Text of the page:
Dudley Nichols was a former reporter for the New York World who became one of the great Hollywood screenwriters of the 1930s and 1940s, writing screenplays for 60 movies. But he was also a political and labor activist who fought for the rights of Hollywood creative talent. His refusal to accept his screenwriting award was part of a boycott against the Oscars in 1936, organized by the fledgling guilds of actors, screenwriters, and directors. They were fighting for the right to form unions independent of Hollywood's oppressive studio system and the Academy of Motion Picture Arts and Sciences, which had established compliant in-house talent unions, known as "company unions." In reaction, screenwriters and actors organized their own guilds in 1933, and directors did the same in 1936.
Yet the competition between these independent unions and the Academy's company unions persisted as the March 5, 1936, Academy Awards day approached. Two days before the event, actors such as James Cagney and Gary Cooper, leaders in the Actors Guild, sent out personalized telegrams to other stars asking them to boycott the ceremonies. "We consider the Academy a company union with nothing in common with the Guild," said Ernest Pascal, president of the Screen Writers Guild, in the Los Angeles Times. "We believe our members should have nothing to do with it under any circumstances."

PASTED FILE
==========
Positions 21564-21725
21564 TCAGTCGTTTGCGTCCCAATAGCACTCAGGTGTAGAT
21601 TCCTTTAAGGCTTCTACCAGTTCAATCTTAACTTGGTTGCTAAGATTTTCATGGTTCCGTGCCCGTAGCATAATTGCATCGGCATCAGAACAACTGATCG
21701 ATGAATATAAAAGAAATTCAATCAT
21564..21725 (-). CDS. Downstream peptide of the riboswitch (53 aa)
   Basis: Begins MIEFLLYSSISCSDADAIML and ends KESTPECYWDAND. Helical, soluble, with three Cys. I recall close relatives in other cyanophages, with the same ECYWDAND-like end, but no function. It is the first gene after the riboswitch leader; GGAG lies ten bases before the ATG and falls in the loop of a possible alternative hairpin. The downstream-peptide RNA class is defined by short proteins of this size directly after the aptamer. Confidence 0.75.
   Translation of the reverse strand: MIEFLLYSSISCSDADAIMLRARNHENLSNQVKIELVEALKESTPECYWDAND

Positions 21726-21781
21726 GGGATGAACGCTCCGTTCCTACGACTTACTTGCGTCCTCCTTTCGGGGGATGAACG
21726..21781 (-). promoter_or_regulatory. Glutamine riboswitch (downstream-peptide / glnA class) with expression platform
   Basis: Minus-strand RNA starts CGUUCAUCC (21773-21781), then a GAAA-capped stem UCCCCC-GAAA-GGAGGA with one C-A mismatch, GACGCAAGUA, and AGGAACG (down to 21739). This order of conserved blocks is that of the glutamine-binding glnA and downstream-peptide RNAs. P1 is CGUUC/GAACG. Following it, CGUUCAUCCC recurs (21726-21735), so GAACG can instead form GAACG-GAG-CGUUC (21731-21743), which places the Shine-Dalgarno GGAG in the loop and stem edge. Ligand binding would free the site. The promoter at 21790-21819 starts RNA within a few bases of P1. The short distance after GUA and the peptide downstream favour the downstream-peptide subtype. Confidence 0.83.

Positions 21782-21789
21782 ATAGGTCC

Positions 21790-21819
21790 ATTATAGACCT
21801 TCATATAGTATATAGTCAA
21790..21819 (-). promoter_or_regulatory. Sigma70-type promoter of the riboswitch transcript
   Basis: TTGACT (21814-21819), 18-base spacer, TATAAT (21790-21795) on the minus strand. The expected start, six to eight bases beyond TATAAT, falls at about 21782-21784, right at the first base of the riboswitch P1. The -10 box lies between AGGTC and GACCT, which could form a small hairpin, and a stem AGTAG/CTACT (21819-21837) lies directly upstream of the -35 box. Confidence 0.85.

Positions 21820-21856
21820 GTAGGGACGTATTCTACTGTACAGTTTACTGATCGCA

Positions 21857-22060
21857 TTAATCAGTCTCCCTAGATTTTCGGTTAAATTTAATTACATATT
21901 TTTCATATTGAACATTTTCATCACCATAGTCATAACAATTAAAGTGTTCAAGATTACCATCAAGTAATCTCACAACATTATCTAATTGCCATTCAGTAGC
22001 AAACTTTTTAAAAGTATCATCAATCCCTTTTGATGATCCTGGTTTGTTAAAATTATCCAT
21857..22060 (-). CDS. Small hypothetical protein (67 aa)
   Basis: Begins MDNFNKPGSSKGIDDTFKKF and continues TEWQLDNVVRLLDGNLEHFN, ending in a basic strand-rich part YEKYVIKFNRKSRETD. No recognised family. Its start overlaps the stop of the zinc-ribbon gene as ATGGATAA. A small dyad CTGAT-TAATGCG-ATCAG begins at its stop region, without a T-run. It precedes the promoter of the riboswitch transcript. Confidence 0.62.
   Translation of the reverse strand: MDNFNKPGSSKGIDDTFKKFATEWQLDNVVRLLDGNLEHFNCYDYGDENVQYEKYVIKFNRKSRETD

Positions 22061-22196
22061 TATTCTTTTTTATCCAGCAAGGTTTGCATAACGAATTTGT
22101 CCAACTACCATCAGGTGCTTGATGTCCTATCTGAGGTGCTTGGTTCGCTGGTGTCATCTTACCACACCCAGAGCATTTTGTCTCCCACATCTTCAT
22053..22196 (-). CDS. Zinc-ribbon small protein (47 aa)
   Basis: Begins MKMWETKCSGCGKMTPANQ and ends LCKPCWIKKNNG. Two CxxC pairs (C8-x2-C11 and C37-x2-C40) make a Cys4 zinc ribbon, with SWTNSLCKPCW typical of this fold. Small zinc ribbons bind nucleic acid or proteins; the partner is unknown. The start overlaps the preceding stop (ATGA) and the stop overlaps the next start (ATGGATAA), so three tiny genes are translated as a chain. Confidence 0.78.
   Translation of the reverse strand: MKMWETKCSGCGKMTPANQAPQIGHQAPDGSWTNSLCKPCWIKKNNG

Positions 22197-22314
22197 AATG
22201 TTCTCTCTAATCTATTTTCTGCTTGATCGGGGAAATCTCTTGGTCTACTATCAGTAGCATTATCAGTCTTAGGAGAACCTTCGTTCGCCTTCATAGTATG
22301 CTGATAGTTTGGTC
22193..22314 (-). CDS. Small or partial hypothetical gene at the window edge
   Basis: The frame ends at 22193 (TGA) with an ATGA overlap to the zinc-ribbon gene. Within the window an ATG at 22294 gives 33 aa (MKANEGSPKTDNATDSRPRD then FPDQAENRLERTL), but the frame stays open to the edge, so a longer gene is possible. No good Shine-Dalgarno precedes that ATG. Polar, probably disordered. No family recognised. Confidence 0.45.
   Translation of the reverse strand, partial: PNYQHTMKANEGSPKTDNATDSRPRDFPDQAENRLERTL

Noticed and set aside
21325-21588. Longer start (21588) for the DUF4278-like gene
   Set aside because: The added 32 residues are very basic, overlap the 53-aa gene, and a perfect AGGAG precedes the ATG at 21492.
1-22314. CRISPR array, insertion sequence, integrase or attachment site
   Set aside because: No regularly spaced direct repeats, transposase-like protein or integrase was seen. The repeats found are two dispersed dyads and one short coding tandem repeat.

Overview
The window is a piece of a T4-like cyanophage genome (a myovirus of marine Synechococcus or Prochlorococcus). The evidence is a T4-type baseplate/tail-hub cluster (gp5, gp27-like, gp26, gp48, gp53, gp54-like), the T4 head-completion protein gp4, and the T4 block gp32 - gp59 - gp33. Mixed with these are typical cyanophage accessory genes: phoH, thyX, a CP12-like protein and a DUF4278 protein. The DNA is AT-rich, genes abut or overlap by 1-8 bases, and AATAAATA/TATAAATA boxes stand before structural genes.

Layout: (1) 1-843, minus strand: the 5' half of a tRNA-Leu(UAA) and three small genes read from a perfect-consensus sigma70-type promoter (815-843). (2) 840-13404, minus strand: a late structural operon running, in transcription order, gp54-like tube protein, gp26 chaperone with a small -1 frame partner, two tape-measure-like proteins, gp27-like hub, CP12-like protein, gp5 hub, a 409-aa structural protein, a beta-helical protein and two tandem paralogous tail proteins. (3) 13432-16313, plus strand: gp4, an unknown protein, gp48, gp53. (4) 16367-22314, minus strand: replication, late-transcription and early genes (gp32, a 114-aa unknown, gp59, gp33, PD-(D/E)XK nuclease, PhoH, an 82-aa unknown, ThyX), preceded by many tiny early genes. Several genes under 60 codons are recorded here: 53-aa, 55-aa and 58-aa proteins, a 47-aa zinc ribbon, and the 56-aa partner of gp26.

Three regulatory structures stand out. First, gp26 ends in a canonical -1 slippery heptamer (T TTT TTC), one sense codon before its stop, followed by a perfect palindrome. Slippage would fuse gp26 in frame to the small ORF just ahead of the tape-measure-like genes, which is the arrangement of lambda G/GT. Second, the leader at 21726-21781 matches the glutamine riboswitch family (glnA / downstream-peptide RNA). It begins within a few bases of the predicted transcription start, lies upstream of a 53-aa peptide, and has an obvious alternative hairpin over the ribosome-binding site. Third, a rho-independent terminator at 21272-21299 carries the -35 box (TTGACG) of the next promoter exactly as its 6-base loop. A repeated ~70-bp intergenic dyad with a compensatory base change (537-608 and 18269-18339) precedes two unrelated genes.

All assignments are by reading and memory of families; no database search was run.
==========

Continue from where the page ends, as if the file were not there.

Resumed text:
Studio bosses, such as Louis B. Mayer, countered with their own telegrams telling their stars to show up. "It was like the iron fist in a velvet glove," said star Jeanette McDonald, a guild supporter, of the telegram she received from Mayer. To draw people to the awards celebration, Frank Capra, the movie director and the Academy's president at the time, came up with the idea to give a special award to D.W. Griffith, one of the giants of early filmmaking. The show went on — and both sides claimed victory. The guilds claimed that only 20 members from the Actors Guild and 13 from the Writers Guild were present and that many stars stayed home. But Capra called the night a victory for the Academy. "The boycott fizzled — most of the winners were there."